Gibbs Takes a Shot, Gets His Man

Proving his own words that he has no ego, Joe Gibbs turns the offense over to Al Saunders.

Joe Gibbs found himself being pulled all over the place, taking his attention away from what mattered most: running the offense. So he made a decision. He wanted someone to help.

And he only wanted one person. Problem was, Al Saunders was a wanted man by other NFL teams – and they wanted him as a coach.

But Gibbs took a chance, flew to Kansas City, met with him for 10 hours and signed him to become an associate head coach for offense with the Redskins.

Both men called it a perfect fit. But, for Gibbs, it's also a concession to his position as team president. In an era where coaches with dual roles are often asked to cut down on the administrative aspects, Gibbs wanted more help with coaching. Perhaps, some wondered, if it weren't a nod toward his health as well. He's 65 and has diabetes and coaching takes a toll, even on those who think they're controlling their diet. He even admitted to Saunders that the 20-hour days have taken a toll.

Instead of overseeing the offense, Gibbs will now sit in more on special teams meetings and maybe even an occasional defensive one. And he didn't want to shortchange the offense because of his other duties. Having Saunders run the offense allows him more flexibility to focus on whatever other matters arise. Like personnel issues.

‘'I have no ego,'' Gibbs said. ‘'When it became obvious Al might be available, I started thinking about it. … I'm trying to find a smoother and better way to use our people to get the job done, to do a better job. If there's any single thing I can do, my commitment is to help the Redskins any way I can.''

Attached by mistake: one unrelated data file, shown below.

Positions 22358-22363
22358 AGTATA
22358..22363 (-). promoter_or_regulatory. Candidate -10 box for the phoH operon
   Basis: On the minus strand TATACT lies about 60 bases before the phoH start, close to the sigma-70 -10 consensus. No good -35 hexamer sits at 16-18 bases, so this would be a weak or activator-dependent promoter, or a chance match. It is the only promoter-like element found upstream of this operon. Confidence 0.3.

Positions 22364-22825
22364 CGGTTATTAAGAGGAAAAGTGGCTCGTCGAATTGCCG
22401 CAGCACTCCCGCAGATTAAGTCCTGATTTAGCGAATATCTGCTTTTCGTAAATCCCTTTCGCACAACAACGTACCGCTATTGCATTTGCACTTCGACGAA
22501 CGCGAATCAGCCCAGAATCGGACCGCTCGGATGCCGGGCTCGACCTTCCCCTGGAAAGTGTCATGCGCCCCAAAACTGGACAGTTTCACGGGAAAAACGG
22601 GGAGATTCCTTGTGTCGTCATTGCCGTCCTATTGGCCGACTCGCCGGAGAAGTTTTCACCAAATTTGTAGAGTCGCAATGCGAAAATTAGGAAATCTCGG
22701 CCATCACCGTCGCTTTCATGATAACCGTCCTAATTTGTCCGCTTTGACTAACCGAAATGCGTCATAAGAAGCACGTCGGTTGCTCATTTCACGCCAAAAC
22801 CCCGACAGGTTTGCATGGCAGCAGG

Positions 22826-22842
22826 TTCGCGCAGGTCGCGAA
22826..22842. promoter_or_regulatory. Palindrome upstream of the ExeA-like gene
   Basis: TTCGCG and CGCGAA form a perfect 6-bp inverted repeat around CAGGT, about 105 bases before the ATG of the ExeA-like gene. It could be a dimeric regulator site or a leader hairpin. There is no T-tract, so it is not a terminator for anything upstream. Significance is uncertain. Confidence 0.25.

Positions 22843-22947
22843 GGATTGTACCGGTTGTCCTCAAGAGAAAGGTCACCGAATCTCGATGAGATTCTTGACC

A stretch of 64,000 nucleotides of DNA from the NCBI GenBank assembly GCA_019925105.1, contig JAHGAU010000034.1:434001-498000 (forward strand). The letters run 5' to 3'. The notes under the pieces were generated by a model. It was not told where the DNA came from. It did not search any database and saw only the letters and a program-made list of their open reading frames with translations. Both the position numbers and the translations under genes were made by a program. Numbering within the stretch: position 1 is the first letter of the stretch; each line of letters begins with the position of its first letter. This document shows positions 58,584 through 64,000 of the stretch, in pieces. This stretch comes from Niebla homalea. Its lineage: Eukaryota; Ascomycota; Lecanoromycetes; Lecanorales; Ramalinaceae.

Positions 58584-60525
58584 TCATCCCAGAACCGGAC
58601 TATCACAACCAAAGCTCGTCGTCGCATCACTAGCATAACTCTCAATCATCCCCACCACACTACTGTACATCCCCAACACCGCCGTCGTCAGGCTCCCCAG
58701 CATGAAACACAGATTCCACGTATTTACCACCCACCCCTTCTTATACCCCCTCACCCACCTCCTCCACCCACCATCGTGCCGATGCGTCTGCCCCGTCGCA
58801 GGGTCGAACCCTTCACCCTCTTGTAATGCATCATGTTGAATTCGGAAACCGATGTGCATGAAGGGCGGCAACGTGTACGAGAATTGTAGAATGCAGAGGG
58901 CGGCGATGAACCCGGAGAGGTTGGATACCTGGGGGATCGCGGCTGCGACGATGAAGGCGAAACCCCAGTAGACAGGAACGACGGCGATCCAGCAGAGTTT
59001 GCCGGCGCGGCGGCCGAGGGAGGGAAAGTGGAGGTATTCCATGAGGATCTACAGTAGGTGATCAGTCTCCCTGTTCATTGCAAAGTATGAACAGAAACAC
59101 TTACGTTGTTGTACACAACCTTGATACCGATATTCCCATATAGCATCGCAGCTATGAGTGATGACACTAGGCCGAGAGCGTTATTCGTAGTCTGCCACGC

It helps greatly that Saunders worked with Gibbs' good friend Dick Vermeil, who brought up his name in a recent conversation with the Redskins' coach. And Saunders comes from the Don Coryell system, as did Gibbs. Saunders and Gibbs both coached at USC in 1970 and '71.

With Saunders, the Redskins don't have to change the terminology of the offense, meaning the players won't be adjusting to a new system at all. It'll be a marriage of the Chiefs' and Redskins' offenses. But there are similarities: both rely on motion, formations, a deep passing game and power runs.

For Saunders, it was a chance to coach with someone he considers a role model. He's also used to being with a coach in a so-called transitional mode. That's how he ended up running the offense for Vermeil in Kansas City. He served as the Chiefs' offensive coordinator from 2001-05; they had the NFL's top-ranked offense the past two years.

He's an attack-oriented coach; is known to sleep in his office during the season; and, NFL sources say, is creative with formations and motions.

‘'I'm an offensive coach and that's what I want to do,'' Saunders said. ‘'I want to coach the offense and be part of orchestrating an offense that's successful in the NFL.''

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